Driven to reach vulnerable groups amid Covid-19
By Sharon Kiburi | November 29th 2020
Dr Lil Wangari is passionate about reaching vulnerable groups amid the Covid-19 pandemic. Those with pre-existing conditions, especially, are faced with unique challenges in accessing healthcare during a time when they are the most at risk from coronavirus.
Kibera, especially, faces a difficult time. “Kibera is an overcrowded slum Access to water is limited, with only 200 water points for the approximately 200,000 people who live in the settlement, making regular hand washing almost impossible,” she says.
“Even with the best health care, the elderly and those with chronic illness are the most affected by Covid-19. The approach used locally in Kenya has been to emphasise prevention for such folks. They have been advised to stay home, wash hands, social distancing and use masks as outcomes yet they are still the worst-hit group,” says Dr Muthoni Ritho, a reproductive health specialist.
Dr Wangari leads a team of doctors at Medecins Sans Frontieres (MSF) assisting prevention control to triage and screen suspect cases of Covid-19 virus for patients and staff at the Kibera South Health Centre.
She is the Emergency Preparedness Coordinator for MSF Kenya and medical activity manager at the national emergency response committee in Kenya. She has been assisting in organising the response to the Covid-19 pandemic outbreak.
Kibera South Health Centre was built and managed by MSF up to mid-2017 when it was handed over to the Ministry of Health to continue managing it. Upon the outbreak of Covid-19, MSF reached out to the clinic to offer assistance in partnership with the Ministry of Health.
Mwangi Ndu’ng’u Kenneth, a clinical officer, says when they began working with the Kibera community, people were apprehensive especially because they had not seen the first case of Covid-19, but this changed over time.
He tells of an experience when one staff member tested positive for Covid-19. As a result, all staff were tested, this began a chain where 14 positive cases were confirmed, leading to the closure of the facility for a month, at a time when the community sorely needed medical services. All the cases were isolated and have recovered fully.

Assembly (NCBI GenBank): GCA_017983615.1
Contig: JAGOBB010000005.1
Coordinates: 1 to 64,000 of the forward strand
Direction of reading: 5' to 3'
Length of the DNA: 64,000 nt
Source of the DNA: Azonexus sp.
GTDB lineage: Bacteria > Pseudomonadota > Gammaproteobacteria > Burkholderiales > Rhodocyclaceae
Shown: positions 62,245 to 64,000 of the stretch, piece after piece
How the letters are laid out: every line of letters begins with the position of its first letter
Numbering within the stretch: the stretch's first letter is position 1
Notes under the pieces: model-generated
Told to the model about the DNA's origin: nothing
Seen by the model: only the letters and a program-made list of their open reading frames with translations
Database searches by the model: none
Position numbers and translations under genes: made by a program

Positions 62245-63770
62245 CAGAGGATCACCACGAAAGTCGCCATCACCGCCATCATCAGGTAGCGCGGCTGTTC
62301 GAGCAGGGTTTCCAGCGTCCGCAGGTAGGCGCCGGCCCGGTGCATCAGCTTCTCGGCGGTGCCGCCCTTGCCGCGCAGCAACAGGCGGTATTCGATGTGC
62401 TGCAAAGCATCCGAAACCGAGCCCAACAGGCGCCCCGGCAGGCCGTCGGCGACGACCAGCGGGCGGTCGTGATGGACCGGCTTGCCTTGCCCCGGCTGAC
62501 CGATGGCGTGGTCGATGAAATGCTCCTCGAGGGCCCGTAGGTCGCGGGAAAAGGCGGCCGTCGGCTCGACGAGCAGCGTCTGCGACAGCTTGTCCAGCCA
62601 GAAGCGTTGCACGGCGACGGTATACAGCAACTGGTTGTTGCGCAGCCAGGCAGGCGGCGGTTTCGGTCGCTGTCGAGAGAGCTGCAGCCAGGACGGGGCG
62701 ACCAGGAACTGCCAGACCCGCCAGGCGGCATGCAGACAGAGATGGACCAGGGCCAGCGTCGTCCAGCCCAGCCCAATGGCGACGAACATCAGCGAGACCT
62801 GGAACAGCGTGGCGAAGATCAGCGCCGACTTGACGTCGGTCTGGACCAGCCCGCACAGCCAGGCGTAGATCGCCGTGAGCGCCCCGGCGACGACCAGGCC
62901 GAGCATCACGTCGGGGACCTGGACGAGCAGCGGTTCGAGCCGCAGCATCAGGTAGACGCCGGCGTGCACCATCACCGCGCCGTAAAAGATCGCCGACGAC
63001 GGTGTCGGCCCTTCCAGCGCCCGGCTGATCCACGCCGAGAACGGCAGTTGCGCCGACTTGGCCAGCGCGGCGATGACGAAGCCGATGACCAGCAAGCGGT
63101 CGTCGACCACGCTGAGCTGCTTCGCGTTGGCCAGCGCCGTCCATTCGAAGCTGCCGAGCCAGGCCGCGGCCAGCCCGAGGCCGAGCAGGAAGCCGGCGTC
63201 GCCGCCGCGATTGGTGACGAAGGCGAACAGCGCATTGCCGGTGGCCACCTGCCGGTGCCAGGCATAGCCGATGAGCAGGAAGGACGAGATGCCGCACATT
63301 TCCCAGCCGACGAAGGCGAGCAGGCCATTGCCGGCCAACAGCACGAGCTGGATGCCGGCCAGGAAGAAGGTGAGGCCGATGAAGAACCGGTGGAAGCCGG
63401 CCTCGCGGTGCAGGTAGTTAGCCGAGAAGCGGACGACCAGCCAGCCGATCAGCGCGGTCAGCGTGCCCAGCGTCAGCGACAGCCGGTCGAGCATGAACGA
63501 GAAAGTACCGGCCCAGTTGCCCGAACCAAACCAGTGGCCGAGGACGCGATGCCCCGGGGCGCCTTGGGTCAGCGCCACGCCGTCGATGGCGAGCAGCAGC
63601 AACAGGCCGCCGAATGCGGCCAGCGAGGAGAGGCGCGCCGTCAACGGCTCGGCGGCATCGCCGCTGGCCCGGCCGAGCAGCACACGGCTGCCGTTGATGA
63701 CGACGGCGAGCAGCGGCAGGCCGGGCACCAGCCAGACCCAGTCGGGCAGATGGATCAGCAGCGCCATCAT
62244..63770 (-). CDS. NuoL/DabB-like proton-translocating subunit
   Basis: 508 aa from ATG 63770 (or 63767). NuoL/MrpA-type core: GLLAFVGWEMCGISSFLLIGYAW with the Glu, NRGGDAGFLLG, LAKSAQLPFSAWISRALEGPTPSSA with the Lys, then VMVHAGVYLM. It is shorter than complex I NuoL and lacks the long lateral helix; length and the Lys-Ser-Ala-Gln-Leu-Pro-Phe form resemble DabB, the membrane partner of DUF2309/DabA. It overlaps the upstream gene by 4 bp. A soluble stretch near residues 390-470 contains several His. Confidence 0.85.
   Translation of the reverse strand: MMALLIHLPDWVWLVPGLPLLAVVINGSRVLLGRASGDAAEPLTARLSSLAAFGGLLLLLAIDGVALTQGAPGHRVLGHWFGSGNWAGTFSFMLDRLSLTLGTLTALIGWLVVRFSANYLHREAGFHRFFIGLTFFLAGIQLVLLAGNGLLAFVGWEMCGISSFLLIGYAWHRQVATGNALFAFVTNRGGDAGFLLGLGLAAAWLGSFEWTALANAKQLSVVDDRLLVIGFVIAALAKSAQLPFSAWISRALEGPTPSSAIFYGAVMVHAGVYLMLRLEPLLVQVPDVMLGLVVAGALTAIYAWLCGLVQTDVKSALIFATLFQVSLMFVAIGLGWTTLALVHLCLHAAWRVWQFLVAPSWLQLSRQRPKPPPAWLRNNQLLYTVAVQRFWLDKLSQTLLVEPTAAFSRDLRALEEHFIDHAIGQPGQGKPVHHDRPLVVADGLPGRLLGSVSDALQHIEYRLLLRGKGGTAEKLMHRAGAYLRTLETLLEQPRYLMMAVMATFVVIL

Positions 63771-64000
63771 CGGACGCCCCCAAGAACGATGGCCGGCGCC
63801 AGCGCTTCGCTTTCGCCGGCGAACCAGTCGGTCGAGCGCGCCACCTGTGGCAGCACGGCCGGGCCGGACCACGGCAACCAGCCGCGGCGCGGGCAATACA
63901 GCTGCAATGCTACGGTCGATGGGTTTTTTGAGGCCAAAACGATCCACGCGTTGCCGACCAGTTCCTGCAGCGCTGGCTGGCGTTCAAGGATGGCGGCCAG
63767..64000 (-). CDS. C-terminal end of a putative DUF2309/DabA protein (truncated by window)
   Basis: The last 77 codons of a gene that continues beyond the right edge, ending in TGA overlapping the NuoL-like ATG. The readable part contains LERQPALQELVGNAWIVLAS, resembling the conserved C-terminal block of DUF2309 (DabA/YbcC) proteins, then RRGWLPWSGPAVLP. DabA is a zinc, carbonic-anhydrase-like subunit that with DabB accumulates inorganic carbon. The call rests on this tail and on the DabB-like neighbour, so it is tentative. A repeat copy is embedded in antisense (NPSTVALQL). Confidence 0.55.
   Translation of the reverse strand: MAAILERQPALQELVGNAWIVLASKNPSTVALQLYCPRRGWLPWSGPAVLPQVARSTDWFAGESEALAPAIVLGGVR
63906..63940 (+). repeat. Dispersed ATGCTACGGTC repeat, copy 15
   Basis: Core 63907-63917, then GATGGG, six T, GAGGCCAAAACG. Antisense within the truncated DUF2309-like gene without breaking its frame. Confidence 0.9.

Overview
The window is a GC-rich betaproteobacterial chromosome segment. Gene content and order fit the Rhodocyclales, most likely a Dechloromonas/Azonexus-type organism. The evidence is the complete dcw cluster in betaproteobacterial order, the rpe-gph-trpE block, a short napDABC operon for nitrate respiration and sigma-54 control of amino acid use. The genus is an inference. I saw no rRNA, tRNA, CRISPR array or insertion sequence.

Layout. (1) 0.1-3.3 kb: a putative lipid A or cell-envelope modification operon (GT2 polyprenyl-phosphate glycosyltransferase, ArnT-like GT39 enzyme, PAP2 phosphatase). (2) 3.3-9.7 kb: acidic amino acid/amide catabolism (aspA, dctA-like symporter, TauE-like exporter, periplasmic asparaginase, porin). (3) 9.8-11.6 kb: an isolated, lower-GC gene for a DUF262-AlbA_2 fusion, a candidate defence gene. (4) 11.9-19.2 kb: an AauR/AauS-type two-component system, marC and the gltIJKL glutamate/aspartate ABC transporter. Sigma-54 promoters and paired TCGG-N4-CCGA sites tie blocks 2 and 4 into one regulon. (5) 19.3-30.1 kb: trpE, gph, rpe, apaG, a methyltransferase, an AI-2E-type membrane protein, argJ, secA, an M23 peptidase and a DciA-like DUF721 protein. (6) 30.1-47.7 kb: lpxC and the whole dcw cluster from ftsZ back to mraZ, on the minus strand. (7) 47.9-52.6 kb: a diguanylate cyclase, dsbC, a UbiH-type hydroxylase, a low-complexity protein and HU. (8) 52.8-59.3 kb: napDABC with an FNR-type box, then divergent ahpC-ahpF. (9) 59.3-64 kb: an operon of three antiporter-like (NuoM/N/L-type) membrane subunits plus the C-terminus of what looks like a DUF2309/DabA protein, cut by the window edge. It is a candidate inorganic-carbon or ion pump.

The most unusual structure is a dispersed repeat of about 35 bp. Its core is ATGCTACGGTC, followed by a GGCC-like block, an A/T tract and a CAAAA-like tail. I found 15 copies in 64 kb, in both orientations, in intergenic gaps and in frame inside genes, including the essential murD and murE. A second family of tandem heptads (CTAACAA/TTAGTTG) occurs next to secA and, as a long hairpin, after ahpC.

Dr Wangari says the response to the pandemic in Kibera was aided by previous good working relations with the community.
“The effect of Covid -19 pandemic is being felt more profoundly because it has upended all of our lives and touched largely on the social-economic aspect of people’s lives,” she says
At the beginning of the pandemic, both government facilities and private facilities had scaled-down in services but today, they are gradually going back to normal.
“There have been efforts to equip and prepare the health facilities in general and also to care for Covid patients. This training has been held by the government, teaching institutions and independent parties to prepare the health workers for the care of Covid patients,” says Dr Ritho.
Dr Wangari feels that the Ministry of Health is doing what they can to shift things beat by beat to handle the pandemic.
The family dilemma
But how does being on the front line in this war affect her family?
“Communication is central in a family, I have explained to them that my work comes with risks & the precautions I take to ensure that I don’t expose them, they are satisfied and supportive,” says Dr Wangari.
A month ago she was a contact to staff within MSF who tested positive Covid-19 this qualified her for testing and self-quarantine. In both cases where she was tested it turned up negative.
She comes from a medical family. Her mother was a nurse and her late father a doctor.
She says working with MSF has influenced her and opened her eyes to the world of service and protection to some of the most vulnerable groups of people in society. “At MSF I met colleagues that are driven and passionate about their work, this fueled and continues to fuel who I am today.”
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